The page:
Archive, Joy Jobbins, advertising, for House of Leroy, Terylene and Australian Wool Board campaigns, Melbourne, Victoria, Australia / Sydney, New South Wales, Australia, 1956-1972
The Joy Jobbins archive reveals post-WWII raw material, fashion and textile production in Australia's world of fashion advertising. It documents aspects of the burgeoning post-war fashion and textile industry in Australia and the campaigns designed to promote consumer consumption.
It contains original advertising art and publications created for the House of Leroy, Terylene (Imperial Chemical Industries of Australia and New Zealand Ltd, ICI) and Australian Wool Board (AWB) campaigns - campaigns which reveal the competition which existed between natural fibre producers and manufacturers (wool) and the post-war growth in the manufacturing and marketing of synthetic fibres. The archive also documents changes in style in both fashion and advertising.
The Terylene and House of Leroy advertising material and campaigns in the archive predate Jobbins' work with AWB. The AWB campaigns provide insight into the creative and commissioning processes involved in advertising, including collaboration with models, photographers and illustrators (Maggie Tabberer, Henry Talbot, Helmut Newton, Patrick Russell, Des O'Brien and others).
The AWB was the marketing board for the raw material headed by the chairman, Sir William (Bill) Gunn. Jobbins worked on the Wool Board advertising account with the Ralph Blunden advertising agency from 1959 and joined the AWB in 1964, working with it through to 1972. At AWB Jobbins was the one who ensured that the campaign themes were in sync with the products. She was involved in the total advertising package from the creative concept and process through to matching these to the campaign budget. Together with Nan Sanders, the AWB Director of Promotion, Nan Brunner, Fashion Office Manager and a team of industry specialists, they made a major contribution to the marketing and promotion of the Australian post-WWII wool industry. They initiated industry liaisons for the Australian Wool Board linking together the spinners, weavers, knitters, dyers, designers, manufacturers and retailers of Australian wool. During these years, domestic and international consumption of Australian greasy wool increased substantially.
The Joy Jobbins archive is supported by Jobbins' published autobiography, Shoestring: A Memoir (Flock Publishing 2006, 2007) which traces the trials and tribulations of working in the fashion and advertising industry during the heady years of the 1950s and '60s. This autobiography provides a candid portrait of marriage, raising a family (Jobbins brought up five children) and working within the often frustrating, often exhilarating, male-dominated world of advertising.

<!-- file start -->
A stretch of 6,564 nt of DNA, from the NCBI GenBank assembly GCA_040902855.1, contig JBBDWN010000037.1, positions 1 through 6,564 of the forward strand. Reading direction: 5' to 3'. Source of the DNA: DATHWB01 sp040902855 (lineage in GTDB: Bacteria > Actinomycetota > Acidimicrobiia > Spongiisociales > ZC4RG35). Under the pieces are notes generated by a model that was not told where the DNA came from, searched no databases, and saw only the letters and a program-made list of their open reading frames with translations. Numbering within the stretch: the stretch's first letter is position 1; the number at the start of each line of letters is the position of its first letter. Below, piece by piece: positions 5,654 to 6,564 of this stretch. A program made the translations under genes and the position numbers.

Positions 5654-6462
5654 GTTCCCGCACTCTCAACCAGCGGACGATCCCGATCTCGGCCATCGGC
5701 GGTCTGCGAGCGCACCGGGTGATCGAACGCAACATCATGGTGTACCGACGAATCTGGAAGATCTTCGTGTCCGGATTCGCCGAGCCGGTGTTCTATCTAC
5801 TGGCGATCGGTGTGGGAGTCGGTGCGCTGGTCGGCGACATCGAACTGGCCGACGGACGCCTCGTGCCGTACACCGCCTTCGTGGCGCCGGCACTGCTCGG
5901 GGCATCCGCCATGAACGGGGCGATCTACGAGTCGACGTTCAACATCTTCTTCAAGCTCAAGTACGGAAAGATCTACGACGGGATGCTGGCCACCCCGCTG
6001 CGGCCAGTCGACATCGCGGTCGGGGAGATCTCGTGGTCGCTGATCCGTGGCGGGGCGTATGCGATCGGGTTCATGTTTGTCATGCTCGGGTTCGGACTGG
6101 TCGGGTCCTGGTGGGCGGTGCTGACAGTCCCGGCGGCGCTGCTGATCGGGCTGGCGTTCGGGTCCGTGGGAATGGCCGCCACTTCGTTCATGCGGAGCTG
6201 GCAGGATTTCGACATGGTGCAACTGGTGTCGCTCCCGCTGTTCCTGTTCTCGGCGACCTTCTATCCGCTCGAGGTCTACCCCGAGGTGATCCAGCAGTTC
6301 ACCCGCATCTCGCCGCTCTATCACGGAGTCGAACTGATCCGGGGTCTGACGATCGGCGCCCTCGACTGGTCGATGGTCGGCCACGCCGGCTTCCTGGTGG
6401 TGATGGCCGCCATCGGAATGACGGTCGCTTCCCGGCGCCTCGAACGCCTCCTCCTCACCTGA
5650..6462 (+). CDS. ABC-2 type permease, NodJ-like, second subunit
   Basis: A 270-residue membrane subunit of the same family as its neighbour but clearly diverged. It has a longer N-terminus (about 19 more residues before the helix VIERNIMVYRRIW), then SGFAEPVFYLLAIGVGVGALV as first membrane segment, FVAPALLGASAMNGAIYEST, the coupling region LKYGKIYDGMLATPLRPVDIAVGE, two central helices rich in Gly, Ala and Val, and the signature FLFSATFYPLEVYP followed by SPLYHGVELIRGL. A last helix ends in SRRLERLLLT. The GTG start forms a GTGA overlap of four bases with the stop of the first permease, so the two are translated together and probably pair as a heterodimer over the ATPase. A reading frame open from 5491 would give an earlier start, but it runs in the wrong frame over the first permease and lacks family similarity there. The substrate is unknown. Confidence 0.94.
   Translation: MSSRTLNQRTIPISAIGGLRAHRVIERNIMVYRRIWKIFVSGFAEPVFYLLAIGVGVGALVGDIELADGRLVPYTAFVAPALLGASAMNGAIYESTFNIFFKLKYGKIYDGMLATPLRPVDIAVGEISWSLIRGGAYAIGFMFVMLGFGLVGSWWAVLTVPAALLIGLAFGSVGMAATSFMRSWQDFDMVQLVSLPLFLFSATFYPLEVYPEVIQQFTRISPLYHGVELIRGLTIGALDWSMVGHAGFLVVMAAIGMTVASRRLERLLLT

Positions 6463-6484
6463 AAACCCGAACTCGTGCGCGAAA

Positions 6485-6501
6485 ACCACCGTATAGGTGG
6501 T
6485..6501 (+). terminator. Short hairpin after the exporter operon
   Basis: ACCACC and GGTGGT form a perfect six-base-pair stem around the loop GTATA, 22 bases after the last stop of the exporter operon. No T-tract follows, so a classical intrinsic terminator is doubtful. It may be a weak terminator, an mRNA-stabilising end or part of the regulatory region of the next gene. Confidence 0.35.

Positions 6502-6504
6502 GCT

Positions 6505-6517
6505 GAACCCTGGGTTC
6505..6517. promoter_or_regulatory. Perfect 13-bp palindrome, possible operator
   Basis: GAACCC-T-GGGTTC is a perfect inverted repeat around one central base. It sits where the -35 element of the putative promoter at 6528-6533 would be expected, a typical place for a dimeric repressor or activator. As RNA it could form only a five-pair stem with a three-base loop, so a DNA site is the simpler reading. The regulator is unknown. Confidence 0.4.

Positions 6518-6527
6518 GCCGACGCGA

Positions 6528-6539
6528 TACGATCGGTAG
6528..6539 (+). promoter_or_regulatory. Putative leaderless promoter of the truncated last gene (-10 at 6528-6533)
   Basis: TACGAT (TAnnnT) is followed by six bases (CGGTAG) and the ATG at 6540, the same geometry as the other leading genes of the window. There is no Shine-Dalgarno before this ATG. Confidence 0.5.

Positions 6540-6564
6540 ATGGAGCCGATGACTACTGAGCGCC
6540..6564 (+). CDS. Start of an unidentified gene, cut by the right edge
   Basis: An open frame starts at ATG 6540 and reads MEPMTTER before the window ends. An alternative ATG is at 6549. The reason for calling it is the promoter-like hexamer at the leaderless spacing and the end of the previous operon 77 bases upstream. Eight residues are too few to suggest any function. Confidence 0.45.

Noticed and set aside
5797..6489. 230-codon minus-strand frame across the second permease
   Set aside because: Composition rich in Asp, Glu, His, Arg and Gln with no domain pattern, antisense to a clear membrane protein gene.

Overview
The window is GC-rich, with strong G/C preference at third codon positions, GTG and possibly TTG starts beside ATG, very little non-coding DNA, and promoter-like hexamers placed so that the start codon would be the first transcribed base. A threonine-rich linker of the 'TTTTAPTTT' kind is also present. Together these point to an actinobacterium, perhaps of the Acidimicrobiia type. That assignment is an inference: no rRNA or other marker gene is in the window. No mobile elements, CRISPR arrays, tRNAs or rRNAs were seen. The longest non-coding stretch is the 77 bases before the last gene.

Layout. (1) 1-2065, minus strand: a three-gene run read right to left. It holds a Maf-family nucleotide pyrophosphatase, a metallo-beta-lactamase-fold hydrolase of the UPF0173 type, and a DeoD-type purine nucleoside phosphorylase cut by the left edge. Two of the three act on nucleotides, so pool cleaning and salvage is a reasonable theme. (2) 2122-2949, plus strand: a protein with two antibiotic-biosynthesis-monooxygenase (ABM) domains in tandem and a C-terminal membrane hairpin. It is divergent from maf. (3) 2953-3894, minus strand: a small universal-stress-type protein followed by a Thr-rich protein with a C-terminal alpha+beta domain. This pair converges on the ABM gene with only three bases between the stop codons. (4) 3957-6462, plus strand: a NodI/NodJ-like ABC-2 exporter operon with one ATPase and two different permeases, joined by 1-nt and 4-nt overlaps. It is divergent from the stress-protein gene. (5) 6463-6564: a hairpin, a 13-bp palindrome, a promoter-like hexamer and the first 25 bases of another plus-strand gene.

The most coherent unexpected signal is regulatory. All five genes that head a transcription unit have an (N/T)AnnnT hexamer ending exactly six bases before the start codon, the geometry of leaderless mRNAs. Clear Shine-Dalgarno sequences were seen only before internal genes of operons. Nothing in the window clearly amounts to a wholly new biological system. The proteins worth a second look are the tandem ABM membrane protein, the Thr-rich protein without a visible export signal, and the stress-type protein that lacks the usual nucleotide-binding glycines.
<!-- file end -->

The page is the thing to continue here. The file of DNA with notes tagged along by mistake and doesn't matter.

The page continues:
The archive includes the campaign booklet for the new Woolmark logo developed by the Australian Wool Board and it's subsidiary, the International Wool Secretariat, during the 1960s. This new brand, developed after an international design competition for a new Woolmark was won by Italian graphic artist, Francesco Saroglia. The logo was licenced globally and quickly became an internationally recognised symbol for quality. This new Woolmark logo featured prominently on the cover of the booklet with fashion illustrations by Australian designer, illustrator and photographer, Patrick Russell.
Interview: Joy and Sheridan Jobbins with Powerhouse Museum curators Anne-Marie Van De Ven and Glynis Jones, 17 May 2007
Correspondence: Joy Jobbins and Sheridan Jobbins with curator, June-July, 2007
Shoestring: A memoir, Flock Publishing, 2006
Edwina McCann, 'Just Picture the Warmth', The Australian, 25 July, 2007, p 17
House of Leroy. Leroy Manfucturing Co Ltd, Flinders Street, Melbourne produced elegant ladies fashions - evening and day wear, and won 1st Prize (the Supreme Award) in the 1956 Australian Wool Bureau's Wool Fashion Awards. The 1956 brochure notes the company has been around for fifty years.
Terylene is a brand name/subsidiary of Imperial Chemical Industries of Australia and New Zealand Ltd (ICI).
The Australian Wool Bureau, became the Australian Wool Board in 1963.
Joy Jobbins (JJ)
1930s: Her father worked for Cinesound Newsreels and was a pioneer of the Australian Film Industry.
1930s: Joy Jobbins' husband, Harry Jobbins was in charge of menswear advertising at Farmers retail store, Sydney.
1943: WWII: JJ works as a script girl on the film, 'A Yank in Australia'.
1945-47: JJ studies art East Sydney Technical College.
1946: JJ: models for Cole of California swimwear (see cover of 'Shoestring' autobiography).
1947: works in advertising department of Anthony Horderns
1951: JJ moves to Melbourne from Sydney - works in Myer Emporium advertising department handling women's fashions.
1950s: Children born, working with Ralph Blunden, Carden Advertising Agency, handling fashion accounts, living in Eltham. Has live in housekeeper.
1964: JJ joins Australian Wool Board (AWB) and moves to Sydney,
1972: JJ leaves AWB. Writes and produces children's TV program, 'Cooking With Sheri'.
1972: Publishes tourist destination and immigration magazine, 'Australia for Players and Stayers'.
1975: Produces women's morning TV program 'Family Circle' for Waltons retail store.
2006: JJ publishes memoir, 'Shoestring: a Memoir', Joy Jobbins, Flock Publishing,
2007: 'Shoestring' revised.
Personal collection of the donor.
This collection is supported by Jobbin's published autobiography, Shoestring: A memoir (Flock Publishing 2006, 2007) which traces the trials and tribulations of working in the fashion and advertising industry during the 1950s and 60s. This book provides a candid portrait of marriage, raising a family (Jobbins had 5 children) and working within the often frustrating, often exhilarating, male-dominated world of advertising.